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Terminology of Measurement & Variables

posted Apr 16, 2011, 7:15 PM by Prof Kiernan   [ updated Apr 16, 2011, 7:16 PM ]
I had several students come in last week looking for help understanding what their professors were explaining in class. Most of the students were saying things like 
"So, I just left my class and the instructor wasn't speaking English. I could understand some words, but every other word out of the prof's mouth was variable... discrete variable, quantitative variable, qualitative variable and so on. Isn't there some law about cruel and unusual punishment?" 

This is what helped this student make some sense out of the variables, maybe it will help you:

1. There are two types of variables Quantitative and Qualitative. First thing you need to do is figure out if the problem is using a measured amount (Quantity) or some category/description (Quality).

Quantitative variables use measurements that are often Numbers
Qualitative variables describe variables using words.  

2. The next question is what level of measurement is the problem using? Well, Qualitative variables can be Nominal or Ordinal levels of measurement while Quantitative variables can be measured through Interval or Ratio levels of measurement

Nominal Level of Measurement: qualitative that cannot be put in a universal, meaningful order.  
For those of you who, like myself, need the English translation: The Nominal level of measurement is another way of saying the info you gather is all about thenames or symbols that can be put into any order you want. Watch out for the trick questions for this category like phone numbers or zip codes, they are numbers, but the numbers are not measurable. That is, someone with the area code 732 isn't any cooler than someone with the area code 908. These numbers are really just categories that identify a certain phone.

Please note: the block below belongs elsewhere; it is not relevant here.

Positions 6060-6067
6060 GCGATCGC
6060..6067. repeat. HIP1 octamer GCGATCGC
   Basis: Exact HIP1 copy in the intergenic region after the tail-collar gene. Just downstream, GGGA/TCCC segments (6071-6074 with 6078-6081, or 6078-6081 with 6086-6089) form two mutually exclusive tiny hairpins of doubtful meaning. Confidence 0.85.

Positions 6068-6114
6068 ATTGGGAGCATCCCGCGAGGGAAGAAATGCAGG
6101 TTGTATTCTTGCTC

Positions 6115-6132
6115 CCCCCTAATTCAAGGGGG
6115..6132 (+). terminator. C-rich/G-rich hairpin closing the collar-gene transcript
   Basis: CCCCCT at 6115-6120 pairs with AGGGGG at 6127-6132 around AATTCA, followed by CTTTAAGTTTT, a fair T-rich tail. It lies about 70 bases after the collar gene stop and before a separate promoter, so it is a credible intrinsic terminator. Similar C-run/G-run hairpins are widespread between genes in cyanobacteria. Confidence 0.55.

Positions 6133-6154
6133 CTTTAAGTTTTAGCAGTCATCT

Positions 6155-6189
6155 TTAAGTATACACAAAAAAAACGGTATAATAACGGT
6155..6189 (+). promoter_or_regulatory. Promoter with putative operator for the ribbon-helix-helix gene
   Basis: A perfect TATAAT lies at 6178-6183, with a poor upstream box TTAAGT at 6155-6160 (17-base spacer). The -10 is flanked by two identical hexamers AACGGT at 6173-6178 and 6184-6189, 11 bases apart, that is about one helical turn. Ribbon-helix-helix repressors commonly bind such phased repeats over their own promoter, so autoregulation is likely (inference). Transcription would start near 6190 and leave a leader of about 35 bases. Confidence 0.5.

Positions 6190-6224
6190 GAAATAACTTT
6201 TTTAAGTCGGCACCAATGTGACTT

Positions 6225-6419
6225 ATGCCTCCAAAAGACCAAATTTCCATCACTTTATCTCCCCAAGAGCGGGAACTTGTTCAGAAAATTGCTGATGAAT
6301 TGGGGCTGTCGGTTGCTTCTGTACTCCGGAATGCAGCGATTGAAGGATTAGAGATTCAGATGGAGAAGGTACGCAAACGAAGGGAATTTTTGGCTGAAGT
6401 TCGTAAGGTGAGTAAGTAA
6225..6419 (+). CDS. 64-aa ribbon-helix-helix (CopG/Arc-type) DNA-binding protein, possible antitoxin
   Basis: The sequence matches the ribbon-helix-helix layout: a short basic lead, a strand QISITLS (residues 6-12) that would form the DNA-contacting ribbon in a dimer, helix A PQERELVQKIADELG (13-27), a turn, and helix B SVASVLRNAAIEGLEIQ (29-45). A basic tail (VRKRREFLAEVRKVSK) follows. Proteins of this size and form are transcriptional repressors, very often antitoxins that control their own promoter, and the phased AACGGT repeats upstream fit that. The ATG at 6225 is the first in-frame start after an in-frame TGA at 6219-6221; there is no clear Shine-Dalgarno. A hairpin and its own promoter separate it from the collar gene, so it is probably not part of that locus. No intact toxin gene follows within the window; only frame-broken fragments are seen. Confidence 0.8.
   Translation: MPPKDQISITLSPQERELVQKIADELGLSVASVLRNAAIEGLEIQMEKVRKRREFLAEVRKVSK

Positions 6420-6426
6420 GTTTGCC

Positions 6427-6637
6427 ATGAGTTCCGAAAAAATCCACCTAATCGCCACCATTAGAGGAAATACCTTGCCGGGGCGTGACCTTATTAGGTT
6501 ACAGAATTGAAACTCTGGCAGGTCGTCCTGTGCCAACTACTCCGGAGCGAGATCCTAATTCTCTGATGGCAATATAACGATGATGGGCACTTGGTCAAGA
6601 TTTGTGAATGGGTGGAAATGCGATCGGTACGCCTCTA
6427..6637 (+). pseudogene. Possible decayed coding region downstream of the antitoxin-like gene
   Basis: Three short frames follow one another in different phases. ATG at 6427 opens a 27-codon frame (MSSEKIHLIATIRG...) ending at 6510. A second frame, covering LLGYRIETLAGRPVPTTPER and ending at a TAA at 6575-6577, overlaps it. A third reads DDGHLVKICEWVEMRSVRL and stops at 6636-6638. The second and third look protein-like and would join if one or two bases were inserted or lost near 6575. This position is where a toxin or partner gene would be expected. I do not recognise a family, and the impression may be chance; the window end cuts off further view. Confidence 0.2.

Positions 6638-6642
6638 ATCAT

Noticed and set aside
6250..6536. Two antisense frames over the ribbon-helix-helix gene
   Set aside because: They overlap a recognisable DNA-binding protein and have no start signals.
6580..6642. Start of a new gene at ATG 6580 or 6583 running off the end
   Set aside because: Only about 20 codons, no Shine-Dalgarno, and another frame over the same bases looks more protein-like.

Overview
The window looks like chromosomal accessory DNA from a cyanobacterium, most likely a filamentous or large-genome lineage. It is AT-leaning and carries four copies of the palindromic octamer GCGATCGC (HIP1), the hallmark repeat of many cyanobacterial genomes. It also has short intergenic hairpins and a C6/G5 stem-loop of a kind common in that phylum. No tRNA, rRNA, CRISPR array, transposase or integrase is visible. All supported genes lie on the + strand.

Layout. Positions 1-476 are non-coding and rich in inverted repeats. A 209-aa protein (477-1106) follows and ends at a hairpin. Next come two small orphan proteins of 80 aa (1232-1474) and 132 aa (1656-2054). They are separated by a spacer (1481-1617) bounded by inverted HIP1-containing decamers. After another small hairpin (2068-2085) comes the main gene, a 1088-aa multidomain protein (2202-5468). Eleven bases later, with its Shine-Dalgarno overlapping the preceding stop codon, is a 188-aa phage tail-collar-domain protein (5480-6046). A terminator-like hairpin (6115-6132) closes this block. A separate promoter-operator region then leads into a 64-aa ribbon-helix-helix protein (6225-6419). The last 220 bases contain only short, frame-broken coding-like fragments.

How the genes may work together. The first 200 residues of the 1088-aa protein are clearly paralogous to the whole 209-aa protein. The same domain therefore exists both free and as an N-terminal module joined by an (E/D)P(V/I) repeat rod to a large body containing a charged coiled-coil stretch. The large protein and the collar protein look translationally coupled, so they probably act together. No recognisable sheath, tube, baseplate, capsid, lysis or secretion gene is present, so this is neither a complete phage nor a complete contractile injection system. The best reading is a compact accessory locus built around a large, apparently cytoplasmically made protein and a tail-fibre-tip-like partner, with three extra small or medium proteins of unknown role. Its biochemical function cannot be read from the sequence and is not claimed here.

Ordinal Level of Measurement: qualitative data that can be put in an order, but any numerical
differences are meaningless.

Why does it feel like a vocabulary lesson instead of a statistics lesson? English translation: The ordinal level of measurement describes information that is gathered that can be arranged into some sort of order. Ok this one can be difficult, what you're looking for is a series of words that can be ordered but the order isn't specific to everyone. For example, drink sizes: there's small, medium, large or tall, venti, and grande. Everyone knows that small and tall are the lowest level, but a small coffee might be 8 oz. or 12 oz. depending if you went to DD or Starbucks.

Interval Level of Measurement: quantitative data with no natural starting point.
I thought I was taking a math course... I'm soo confused. Fear not, here's the English translation: The Interval level of measurement is a number that can be negative. When I'm stuck with this type of problem I ask myself "Can a (insert category here) be negative?" For example, when measuring the average body temperature of a college student. I ask myself "Can a temperature be negative?" The answer, of course, is yes (it felt like it was -30 degrees while I was chipping the ice off my car this morning). So the body temperature is an interval level of measurement.  

Ratio Level of Measurement: quantitative data with a natural starting point.
No panicking! It does get easier. Here's the English translation: You are working with information that are numbers and cannot be negative... ask yourself the "Can a (insert category here) be negative?" question. 
An example would be height of college students, can you have a negative height? Since the obvious answer is no, the height is a the ratio level of measurement.
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